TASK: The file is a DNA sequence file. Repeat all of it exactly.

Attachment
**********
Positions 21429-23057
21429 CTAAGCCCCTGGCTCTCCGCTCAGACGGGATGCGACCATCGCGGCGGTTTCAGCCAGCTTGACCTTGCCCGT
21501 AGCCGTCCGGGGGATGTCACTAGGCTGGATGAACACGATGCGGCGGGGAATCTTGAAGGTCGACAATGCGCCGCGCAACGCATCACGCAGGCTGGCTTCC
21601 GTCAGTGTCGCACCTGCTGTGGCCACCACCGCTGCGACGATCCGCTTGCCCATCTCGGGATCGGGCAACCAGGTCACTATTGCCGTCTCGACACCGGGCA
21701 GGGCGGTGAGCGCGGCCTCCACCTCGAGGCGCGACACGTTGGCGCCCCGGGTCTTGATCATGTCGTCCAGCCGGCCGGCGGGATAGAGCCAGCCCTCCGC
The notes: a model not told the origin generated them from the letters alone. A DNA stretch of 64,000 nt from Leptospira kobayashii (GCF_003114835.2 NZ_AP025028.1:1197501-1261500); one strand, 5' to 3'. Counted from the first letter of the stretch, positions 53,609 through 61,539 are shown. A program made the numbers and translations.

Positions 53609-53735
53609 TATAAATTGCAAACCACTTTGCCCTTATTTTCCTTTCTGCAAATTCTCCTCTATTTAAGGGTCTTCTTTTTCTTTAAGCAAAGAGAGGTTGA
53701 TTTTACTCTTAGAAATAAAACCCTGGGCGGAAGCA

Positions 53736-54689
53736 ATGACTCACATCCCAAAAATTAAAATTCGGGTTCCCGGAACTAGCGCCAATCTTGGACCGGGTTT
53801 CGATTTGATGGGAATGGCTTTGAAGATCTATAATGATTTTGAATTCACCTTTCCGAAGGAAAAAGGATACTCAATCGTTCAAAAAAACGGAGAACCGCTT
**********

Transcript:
Positions 21429-23057
21429 CTAAGCCCCTGGCTCTCCGCTCAGACGGGATGCGACCATCGCGGCGGTTTCAGCCAGCTTGACCTTGCCCGT
21501 AGCCGTCCGGGGGATGTCACTAGGCTGGATGAACACGATGCGGCGGGGAATCTTGAAGGTCGACAATGCGCCGCGCAACGCATCACGCAGGCTGGCTTCC
21601 GTCAGTGTCGCACCTGCTGTGGCCACCACCGCTGCGACGATCCGCTTGCCCATCTCGGGATCGGGCAACCAGGTCACTATTGCCGTCTCGACACCGGGCA
21701 GGGCGGTGAGCGCGGCCTCCACCTCGAGGCGCGACACGTTGGCGCCCCGGGTCTTGATCATGTCGTCCAGCCGGCCGGCGGGATAGAGCCAGCCCTCCGC
The notes: a model not told the origin generated them from the letters alone. A DNA stretch of 64,000 nt from Leptospira kobayashii (GCF_003114835.2 NZ_AP025028.1:1197501-1261500); one strand, 5' to 3'. Counted from the first letter of the stretch, positions 53,609 through 61,539 are shown. A program made the numbers and translations.

Positions 53609-53735
53609 TATAAATTGCAAACCACTTTGCCCTTATTTTCCTTTCTGCAAATTCTCCTCTATTTAAGGGTCTTCTTTTTCTTTAAGCAAAGAGAGGTTGA
53701 TTTTACTCTTAGAAATAAAACCCTGGGCGGAAGCA

Positions 53736-54689
53736 ATGACTCACATCCCAAAAATTAAAATTCGGGTTCCCGGAACTAGCGCCAATCTTGGACCGGGTTT
53801 CGATTTGATGGGAATGGCTTTGAAGATCTATAATGATTTTGAATTCACCTTTCCGAAGGAAAAAGGATACTCAATCGTTCAAAAAAACGGAGAACCGCTT